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Compare Faustus’ beginning and final speeches of his initial and final wishes in...

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felocan | Student, Undergraduate | Honors

Posted June 10, 2012 at 5:32 PM via web

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Compare Faustus’ beginning and final speeches of his initial and final wishes in Doctor Faustus by Marlowe, and say what characteristics of Faustus are shown?

All things that move between quiet poles

Shall be at my command: emperors and kings

Are but obeyed in their several provinces,

Nor can they raise the wind, or rend the clouds;

But his Dominion that exceeds in this,

Stretched as far as doth the mind of man;

A sound magician is a mighty god:

………………………….

Now draw up Faustus, like a foggy mist,

Into entrails of your labouring cloud,

That, when thou wömit forth into the air,

My limbs may issue from your smoky mouths,

So that my soul may but ascend to heaven!

[...]

O soul, be chang'd into little water-drops,

And fall into the ocean, ne'er be found!

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Karen P.L. Hardison | College Teacher | eNotes Employee

Posted June 10, 2012 at 8:19 PM (Answer #1)

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There is nothing simple about Doctor Faustus by Marlowe. Quotes must be understood in context or be misunderstood. The Chorus begins by saying Faustus excelled in scholarly pursuits to the extent that all others were surpassed:

Excelling all whose sweet delight disputes
In heavenly matters of theology;

Thus he succumbed to "self-conceit": false pride, thinking himself able to attain ultimate knowledge of God. This is what the allusion to Icarus means: like Icarus, Faustus was ecstatic about his ability to attain things not meant to be attained, all the knowledge of God, "Tell me who made the world?":

But Icarus forgot his father's warning and plunged to his death in the sea. (Icarus and Daedalus, MythWeb.com)

CHORUS: Till swoln with cunning, of a self-conceit,
His waxen wings did mount above his reach,
And, melting, heavens conspir'd his overthrow;

This shows the complicated nature of Faustus's motivation. While his aspiration is knowledge, as the Chorus states, he recognizes the power it brings. To say he is motivated by greed and ambition is a very different thing: these can exist without desire for knowledge. Faustus's motivation came from lust for knowledge based upon false pride that awakened thirst for the power knowledge brings: this informs the ironic end where he abandons knowledge by desiring to burn his books.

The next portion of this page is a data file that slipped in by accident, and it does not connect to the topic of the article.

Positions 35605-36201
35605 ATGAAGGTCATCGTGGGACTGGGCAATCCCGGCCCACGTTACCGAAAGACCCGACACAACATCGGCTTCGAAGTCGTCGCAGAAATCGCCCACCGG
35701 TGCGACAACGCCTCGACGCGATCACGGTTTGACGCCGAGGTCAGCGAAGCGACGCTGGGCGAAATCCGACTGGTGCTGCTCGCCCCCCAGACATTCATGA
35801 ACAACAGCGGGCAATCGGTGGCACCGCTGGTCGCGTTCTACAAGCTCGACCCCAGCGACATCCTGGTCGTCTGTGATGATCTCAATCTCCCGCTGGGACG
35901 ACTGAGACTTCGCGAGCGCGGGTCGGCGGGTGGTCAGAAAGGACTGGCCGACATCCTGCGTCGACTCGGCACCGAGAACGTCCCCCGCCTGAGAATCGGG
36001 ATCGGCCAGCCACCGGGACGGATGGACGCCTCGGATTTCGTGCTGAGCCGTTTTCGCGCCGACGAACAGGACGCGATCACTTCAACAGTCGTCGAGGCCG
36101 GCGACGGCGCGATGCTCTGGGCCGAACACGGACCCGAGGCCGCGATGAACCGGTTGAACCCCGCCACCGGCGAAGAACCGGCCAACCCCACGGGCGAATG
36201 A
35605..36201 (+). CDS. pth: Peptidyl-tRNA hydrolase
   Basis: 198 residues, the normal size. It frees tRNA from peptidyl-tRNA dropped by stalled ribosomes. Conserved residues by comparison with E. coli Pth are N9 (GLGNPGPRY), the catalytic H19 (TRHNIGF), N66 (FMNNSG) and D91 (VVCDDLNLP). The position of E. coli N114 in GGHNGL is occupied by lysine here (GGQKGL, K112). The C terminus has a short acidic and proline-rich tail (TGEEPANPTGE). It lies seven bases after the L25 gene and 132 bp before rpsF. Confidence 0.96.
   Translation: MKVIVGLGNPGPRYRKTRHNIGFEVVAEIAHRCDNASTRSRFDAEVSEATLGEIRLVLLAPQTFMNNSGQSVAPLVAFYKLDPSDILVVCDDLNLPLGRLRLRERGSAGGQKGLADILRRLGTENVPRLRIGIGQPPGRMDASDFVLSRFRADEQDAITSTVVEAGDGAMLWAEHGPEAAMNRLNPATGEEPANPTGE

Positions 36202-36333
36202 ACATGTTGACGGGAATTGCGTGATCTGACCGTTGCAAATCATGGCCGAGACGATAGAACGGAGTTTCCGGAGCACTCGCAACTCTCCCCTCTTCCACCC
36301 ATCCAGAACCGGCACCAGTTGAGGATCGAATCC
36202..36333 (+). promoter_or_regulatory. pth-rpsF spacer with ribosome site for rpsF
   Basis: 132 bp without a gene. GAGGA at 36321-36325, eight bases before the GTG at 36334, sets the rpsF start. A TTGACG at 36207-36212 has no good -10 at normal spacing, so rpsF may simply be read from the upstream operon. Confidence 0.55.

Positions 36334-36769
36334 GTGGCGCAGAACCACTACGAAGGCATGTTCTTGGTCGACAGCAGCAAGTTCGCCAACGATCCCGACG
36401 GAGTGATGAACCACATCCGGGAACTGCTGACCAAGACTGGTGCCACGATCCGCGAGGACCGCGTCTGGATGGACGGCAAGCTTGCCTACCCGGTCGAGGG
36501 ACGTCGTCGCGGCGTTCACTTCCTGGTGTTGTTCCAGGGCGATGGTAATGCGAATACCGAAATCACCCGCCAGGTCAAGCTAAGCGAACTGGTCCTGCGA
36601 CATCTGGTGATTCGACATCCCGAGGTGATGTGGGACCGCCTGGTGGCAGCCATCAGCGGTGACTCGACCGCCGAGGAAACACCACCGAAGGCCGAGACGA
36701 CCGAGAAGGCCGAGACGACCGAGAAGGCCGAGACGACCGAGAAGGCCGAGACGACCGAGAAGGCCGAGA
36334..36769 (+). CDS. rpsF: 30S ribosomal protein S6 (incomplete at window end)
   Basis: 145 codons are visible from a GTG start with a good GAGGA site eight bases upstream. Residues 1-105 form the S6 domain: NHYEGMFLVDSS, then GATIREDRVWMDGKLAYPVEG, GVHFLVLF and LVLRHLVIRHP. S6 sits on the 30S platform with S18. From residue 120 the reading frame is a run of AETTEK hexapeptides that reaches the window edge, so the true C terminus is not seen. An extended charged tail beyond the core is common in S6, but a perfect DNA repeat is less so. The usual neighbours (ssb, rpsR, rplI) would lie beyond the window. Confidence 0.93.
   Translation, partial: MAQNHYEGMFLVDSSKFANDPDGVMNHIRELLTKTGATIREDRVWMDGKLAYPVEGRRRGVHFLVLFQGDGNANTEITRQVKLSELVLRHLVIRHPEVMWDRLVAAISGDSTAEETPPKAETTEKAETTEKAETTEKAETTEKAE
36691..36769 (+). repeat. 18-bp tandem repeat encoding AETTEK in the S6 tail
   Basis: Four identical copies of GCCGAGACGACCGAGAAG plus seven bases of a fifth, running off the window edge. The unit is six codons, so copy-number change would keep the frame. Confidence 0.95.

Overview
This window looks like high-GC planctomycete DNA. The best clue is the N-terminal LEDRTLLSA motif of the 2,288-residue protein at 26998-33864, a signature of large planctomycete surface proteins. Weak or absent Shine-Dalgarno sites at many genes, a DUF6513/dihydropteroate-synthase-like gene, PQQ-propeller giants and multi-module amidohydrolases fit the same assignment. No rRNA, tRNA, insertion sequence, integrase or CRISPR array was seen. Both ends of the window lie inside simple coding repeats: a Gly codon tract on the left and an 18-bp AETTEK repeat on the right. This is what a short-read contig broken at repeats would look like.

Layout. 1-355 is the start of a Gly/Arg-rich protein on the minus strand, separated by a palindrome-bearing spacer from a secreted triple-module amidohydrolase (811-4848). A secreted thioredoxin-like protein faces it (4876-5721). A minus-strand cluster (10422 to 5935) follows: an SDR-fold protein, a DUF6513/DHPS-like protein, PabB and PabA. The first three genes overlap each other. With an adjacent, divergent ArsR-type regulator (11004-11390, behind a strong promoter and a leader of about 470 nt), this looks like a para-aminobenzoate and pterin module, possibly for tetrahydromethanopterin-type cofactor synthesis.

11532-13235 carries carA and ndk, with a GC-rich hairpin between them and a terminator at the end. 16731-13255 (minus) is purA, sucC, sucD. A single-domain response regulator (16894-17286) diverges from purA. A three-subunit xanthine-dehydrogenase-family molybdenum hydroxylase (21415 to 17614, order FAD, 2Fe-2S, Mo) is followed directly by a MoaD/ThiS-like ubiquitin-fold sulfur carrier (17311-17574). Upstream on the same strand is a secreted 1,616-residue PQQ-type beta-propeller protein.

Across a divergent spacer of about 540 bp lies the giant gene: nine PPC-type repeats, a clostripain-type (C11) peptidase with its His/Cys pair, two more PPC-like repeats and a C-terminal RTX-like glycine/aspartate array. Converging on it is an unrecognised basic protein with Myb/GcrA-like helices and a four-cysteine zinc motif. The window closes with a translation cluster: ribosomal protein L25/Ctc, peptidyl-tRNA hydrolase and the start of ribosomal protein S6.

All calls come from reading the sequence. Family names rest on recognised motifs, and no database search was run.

With this context, in your first quote, "All things ... / Shall be at my command ...," Faustus is rehearsing the glories that knowledge brings. This reflects his false pride--the pride of Icarus--and the thirst for power awakened by the lust for knowledge. Faustus realizes that if he fulfills his knowledge quest, he will be like God, "A sound magician is a mighty god." This is why the Chorus says he preferred magic "before his chiefest bliss," i.e., God's salvation.

The context of the second quote is the last hour of Faustus's life; he pleads for time to stop:

Stand still, you ever-moving spheres of heaven,
That time may cease,...

Faustus has changed his mind about ultimate knowledge--he has found attainment to be impossible. He has found that Lucifer actually prevents the attainment: Lucifer offers him books on tricks likes those Wagner does: "take this book; ... turn thyself into what shape thou wilt." Faustus wants to cry out to God but Lucifer tortures him. He finds himself unable to fight back (though the Old Man is angry with him for it):

"O, I'll leap up to my God!--Who pulls me down?--"

Your next quote begins in mid-sentence as part of Faustus's final lament. He pleads that the astrological stars governing his birth might make him vanish so as to escape Lucifer's coming, so as he might ascend to heaven like Andromeda the star. He ends his pleadings when the clock strikes to usher in the devils. Before his hellish deal--for he has changed and does now fear Lucifer and Hell--he pleads to vanish "into little water-drops." His last tragically ironic appeal is that he disavow all knowledge by burning his books.

The comparison is that in the first, Faustus is at the height of his false pride and depth of his lust for knowledge. In the last, he is stripped of false pride and disavows knowledge as worthless, as something to be burned. Yet he is terrorized into ineffectuality. The message is that knowledge will render us impotent against Hell without moral and spiritual strength and fortitude to assert our dependence upon God's mercy for salvation, which, in the last hour, is all that is important.

Sources:

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felocan | Student, Undergraduate | Honors

Posted June 10, 2012 at 10:00 PM (Answer #2)

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thank you for your great help.. this will be useful for me.:)

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